At these painful times I see people try to do the following to compensate:
- Talk faster as though speed will suddenly have the information super plant inside people’s brains.
- Flounder and start asking, “Does that make sense?” or “Are you with me?” Both which make your audience think, “Duh, no.”
- Add more details as though the presenter is thinking that if you just know all the details you will get it. Meanwhile for the audience the new details are like exit ramps that are constantly popping up and causing their brain to become confused.
- Stare at the audience as though it will come to them by a Vulcan Mind Meld.
So what should you do when you begin to feel your message is not landing?
At those times you are better off to “re-frame” your message by tying it to a common analogy or example that will have it make sense for people.
A favorite of mine was done by a computer sales person when I was first trying to find a computer. I got so confused by whether I should go for hard drive, RAM or processing speed. I didn’t know which item I should give on and how each impacted performance.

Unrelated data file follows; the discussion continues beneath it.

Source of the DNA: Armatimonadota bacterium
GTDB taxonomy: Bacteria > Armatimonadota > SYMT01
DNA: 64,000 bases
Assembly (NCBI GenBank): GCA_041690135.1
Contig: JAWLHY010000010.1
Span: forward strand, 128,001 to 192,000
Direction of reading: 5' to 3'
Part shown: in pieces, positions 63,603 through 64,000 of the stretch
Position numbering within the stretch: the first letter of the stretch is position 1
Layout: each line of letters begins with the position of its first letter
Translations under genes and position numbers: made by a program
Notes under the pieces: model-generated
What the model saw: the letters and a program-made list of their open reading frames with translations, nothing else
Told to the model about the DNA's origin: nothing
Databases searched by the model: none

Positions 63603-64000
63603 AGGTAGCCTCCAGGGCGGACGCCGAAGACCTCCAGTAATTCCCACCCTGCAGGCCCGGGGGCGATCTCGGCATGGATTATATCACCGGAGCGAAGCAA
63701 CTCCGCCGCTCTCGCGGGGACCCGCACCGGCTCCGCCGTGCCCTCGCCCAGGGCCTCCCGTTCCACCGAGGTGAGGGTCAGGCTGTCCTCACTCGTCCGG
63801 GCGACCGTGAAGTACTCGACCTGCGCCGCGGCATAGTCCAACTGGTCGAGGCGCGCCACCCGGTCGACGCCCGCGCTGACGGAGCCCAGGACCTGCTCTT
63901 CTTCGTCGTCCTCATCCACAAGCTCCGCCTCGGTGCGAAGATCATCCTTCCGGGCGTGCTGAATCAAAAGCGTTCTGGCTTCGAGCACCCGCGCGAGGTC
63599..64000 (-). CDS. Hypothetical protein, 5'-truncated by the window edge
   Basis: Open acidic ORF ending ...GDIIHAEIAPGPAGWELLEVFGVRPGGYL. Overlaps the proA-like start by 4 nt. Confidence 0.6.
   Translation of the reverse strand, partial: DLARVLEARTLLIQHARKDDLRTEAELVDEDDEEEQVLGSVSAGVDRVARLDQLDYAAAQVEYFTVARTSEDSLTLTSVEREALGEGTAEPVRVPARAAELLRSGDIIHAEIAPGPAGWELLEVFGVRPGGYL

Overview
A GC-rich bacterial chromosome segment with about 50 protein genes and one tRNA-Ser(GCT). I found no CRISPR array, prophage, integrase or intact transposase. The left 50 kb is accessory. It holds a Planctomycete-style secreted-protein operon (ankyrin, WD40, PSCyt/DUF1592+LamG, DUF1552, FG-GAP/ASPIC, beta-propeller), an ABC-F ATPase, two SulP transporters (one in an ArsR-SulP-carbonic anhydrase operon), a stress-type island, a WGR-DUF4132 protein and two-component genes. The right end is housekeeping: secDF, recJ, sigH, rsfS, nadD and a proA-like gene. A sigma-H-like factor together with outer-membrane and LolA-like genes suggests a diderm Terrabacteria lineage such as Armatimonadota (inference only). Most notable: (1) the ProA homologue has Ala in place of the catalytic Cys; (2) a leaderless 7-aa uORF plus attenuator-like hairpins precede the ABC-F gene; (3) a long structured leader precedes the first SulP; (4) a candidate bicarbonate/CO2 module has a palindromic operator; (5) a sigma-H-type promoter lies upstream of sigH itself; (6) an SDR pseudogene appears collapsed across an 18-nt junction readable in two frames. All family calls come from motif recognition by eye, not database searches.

Every computer person I met went into excessive detail about bits, bytes and gigs until my eyes rolled back and then came George.
George saw my eyes roll back so he re-framed his message by saying: “Imagine yourself in a room with a table, a file cabinet and you. The file cabinet represents your hard drive. The table represents your RAM and you represent your processing speed. If you buy too small of a hard drive, I don’t care how fast you can file pretty soon your system will clog and run slowly. If you get a huge hard drive but not enough RAM then even though you can pull a lot of files out your RAM will be so small it will be like putting files open on a TV tray and it won’t be long until they spill all over the floor. Now your processing speed is how fast you can run between the file cabinets (your hard drive) and the table (your RAM) to view your projects. You can see that if you invest in the right hard drive followed by the right RAM you can give on processing speed.”
Suddenly the light went on and I know exactly what to look for in my computer. His simple analogy forever changed how I look at computers. For him though, the beauty of it was I bought from him because I could understand what he was saying and make an intelligent decision quickly. So he got a sale, saved time not having to explain lengthy information and he was off to his next customer.
So when you are stuck just re-frame and your audience will be able to latch on to what you say.